The flattering self portrait above (I jest, I jest) makes my job look so easy…you know, just sittin’ around with my laptop, reading a magazine if the mood strikes me. Alas, though there’s plenty of downtime, working at a hotel front desk is much like being on stage much of the time. Unless you’ve developed a rapport with a regular/repeat guest, by default you’re doing your darndest to remain professional and exceed the guests’ expectations. In theory, at least. By the way, I aimed to title this blog Hospitalitystocracy, but the shoe wouldn’t fit the -stocracy pun I’ve got going, so I made do.
Since ix-naying my Netflix, I’ve been relying on YouTube and the occasional Red Box rental to entertain me. (No regrets, by the way: Netflix dug their own grave by not offering more streaming options.) After re-watching the first season of Golden Girls on YouTube, I remembered the ill-fated Fawlty Towers adaptation called Amanda’s that Bea Arthur graced America with in the spring of 1983. For anyone who’s unaware, Fawlty Towers is one of the best sitcoms ever produced; so good, in fact, that it only needed a dozen episodes to cement its place in history. Both the Britcom and the American rip-off revolve around the inept owner of a small hotel (a B&B of sorts, if you will) and the mishaps that the owner and their staff inflict on their unsuspecting guests. Hilarity ensues, as the saying goes, though more so in Fawlty with John Cleese than Amanda’s with the still superb Bea Arthur. (Her defense for the lacklusterness of the show is that she had a contract to fulfill with ABC after Maude, so I’m not sure she was totally vested in the show to begin with.) Both shows can be viewed on YouTube at the links below.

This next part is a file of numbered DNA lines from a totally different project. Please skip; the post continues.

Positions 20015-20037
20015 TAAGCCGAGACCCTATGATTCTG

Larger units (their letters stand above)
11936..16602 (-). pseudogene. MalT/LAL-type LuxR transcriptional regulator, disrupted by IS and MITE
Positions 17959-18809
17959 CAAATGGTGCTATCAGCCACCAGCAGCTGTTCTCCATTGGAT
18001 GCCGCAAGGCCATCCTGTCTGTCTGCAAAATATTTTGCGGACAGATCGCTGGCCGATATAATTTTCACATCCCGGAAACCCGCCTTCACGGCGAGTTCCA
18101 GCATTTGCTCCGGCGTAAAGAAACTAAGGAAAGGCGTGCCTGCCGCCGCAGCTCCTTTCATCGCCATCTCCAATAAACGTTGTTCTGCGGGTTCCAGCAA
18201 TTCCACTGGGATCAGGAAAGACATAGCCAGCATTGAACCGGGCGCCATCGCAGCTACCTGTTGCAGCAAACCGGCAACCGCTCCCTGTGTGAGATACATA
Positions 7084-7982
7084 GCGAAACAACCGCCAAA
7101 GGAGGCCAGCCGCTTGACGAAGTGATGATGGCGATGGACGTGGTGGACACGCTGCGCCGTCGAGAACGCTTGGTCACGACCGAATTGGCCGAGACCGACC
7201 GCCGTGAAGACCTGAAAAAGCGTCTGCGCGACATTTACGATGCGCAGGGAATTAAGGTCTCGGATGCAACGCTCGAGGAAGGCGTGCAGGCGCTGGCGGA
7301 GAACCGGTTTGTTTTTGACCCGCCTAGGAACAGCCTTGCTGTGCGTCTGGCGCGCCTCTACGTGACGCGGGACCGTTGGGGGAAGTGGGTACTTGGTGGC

Watch Fawlty Towers HERE.
Watch Amanda’s (By the Sea) HERE.
Anyone who’s worked in hospitality–as a waitress, a housekeeper, or a front desk clerk–can relate to both these shows to the Nth degree. There are a few scenes that I laughed so hard at in Fawlty Towers that I’ve had to pause the show and just let the laughs out…it’s that hysterical. Amanda’s has some funny scenes as well, and if nothing else, it’s an interesting character study in a show that for all practical purposes should’ve taken off, but didn’t. Here’s a short list of things I’ve learned and observed during my 13 years in the world of hospitality:
-The guest is not always right. I actually worked at a motel back home where we had this infamous phrase framed on the wall, and even there it did not hold true. Sure, we are here to serve the guests, but there’s limits and logic to be used in every situation.
-If your boss drunkenly says he’s going to clean a room on a sold out night, don’t rent said room to a walk-in guest. (This is the reason I quit my first motel job when I was 20. The room was a mess and my boss was nowhere to be found after he told me the room was clean.)
-Pool parties are always trouble. I’ve called security/the cops on a Billy Ray Cyrus fan pool party, a family reunion pool party, and even an American Girl birthday pool party where another hotel guest claimed racial discrimination. Yes, absurdness like this really happens.
-The bigger the hotel and the drunker the guests, the less likely they’ll be to find their room at 3AM. I had a guest at Opryland lecture me on the sequence of room numbers the hotel used, and I finally told him (as I escorted him to his room) that I wasn’t sitting in on the planning meetings for the design and layout of the hotel back in the 70s.
-Finally, and best of all, hotel guests in Las Vegas are arguably the least likely to make noise of any hotel guests I’ve ever had the pleasure of dealing with. The simple fact is that after hours of roaming the Strip on foot, most of them are way too tired to raise a ruckus back in their rooms.
I could think of plenty more, but I said I’d keep the list short. Bottom line: Hospitality is no different that any other line of work. There are good days/nights and bad days/nights, and one irate/ignorant/difficult guest can overshadow the 99 happy, content guests you’ve come in contact with over the course of a shift. I’d still take my current job over a ho-hum job working in a cubicle or dealing with the same co-workers and the same four walls every day. I never know who I’ll interact with on a daily basis, and what I’ll learn from that Asian tourist visiting America for the first time, or that old pepaw from Kentucky who just wants someone to talk to as he sips his coffee at 4:15AM while his wife is soundly sleeping.
Happy Mother’s Day to all you mums out there!